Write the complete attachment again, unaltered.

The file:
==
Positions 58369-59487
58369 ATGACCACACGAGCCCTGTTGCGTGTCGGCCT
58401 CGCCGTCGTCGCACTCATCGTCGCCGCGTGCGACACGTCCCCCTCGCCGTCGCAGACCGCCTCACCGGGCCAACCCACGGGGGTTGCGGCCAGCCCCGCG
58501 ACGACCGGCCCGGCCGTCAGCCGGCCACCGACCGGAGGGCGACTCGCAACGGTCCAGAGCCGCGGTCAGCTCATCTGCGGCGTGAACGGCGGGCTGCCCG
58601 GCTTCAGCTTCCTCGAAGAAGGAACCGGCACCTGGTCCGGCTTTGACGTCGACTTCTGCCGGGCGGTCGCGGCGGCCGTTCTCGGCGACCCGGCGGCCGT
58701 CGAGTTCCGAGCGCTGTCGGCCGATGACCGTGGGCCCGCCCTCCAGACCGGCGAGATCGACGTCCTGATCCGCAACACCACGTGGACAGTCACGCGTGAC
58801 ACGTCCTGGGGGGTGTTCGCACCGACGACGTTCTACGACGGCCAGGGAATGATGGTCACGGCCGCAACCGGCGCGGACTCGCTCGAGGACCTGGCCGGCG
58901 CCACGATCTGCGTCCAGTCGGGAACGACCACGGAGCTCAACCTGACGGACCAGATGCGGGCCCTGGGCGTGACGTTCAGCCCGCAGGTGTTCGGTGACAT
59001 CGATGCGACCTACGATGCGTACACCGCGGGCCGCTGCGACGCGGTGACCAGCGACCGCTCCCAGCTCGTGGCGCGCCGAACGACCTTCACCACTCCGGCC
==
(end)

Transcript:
Positions 58369-59487
58369 ATGACCACACGAGCCCTGTTGCGTGTCGGCCT
58401 CGCCGTCGTCGCACTCATCGTCGCCGCGTGCGACACGTCCCCCTCGCCGTCGCAGACCGCCTCACCGGGCCAACCCACGGGGGTTGCGGCCAGCCCCGCG
58501 ACGACCGGCCCGGCCGTCAGCCGGCCACCGACCGGAGGGCGACTCGCAACGGTCCAGAGCCGCGGTCAGCTCATCTGCGGCGTGAACGGCGGGCTGCCCG
58601 GCTTCAGCTTCCTCGAAGAAGGAACCGGCACCTGGTCCGGCTTTGACGTCGACTTCTGCCGGGCGGTCGCGGCGGCCGTTCTCGGCGACCCGGCGGCCGT
58701 CGAGTTCCGAGCGCTGTCGGCCGATGACCGTGGGCCCGCCCTCCAGACCGGCGAGATCGACGTCCTGATCCGCAACACCACGTGGACAGTCACGCGTGAC
58801 ACGTCCTGGGGGGTGTTCGCACCGACGACGTTCTACGACGGCCAGGGAATGATGGTCACGGCCGCAACCGGCGCGGACTCGCTCGAGGACCTGGCCGGCG
58901 CCACGATCTGCGTCCAGTCGGGAACGACCACGGAGCTCAACCTGACGGACCAGATGCGGGCCCTGGGCGTGACGTTCAGCCCGCAGGTGTTCGGTGACAT
59001 CGATGCGACCTACGATGCGTACACCGCGGGCCGCTGCGACGCGGTGACCAGCGACCGCTCCCAGCTCGTGGCGCGCCGAACGACCTTCACCACTCCGGCC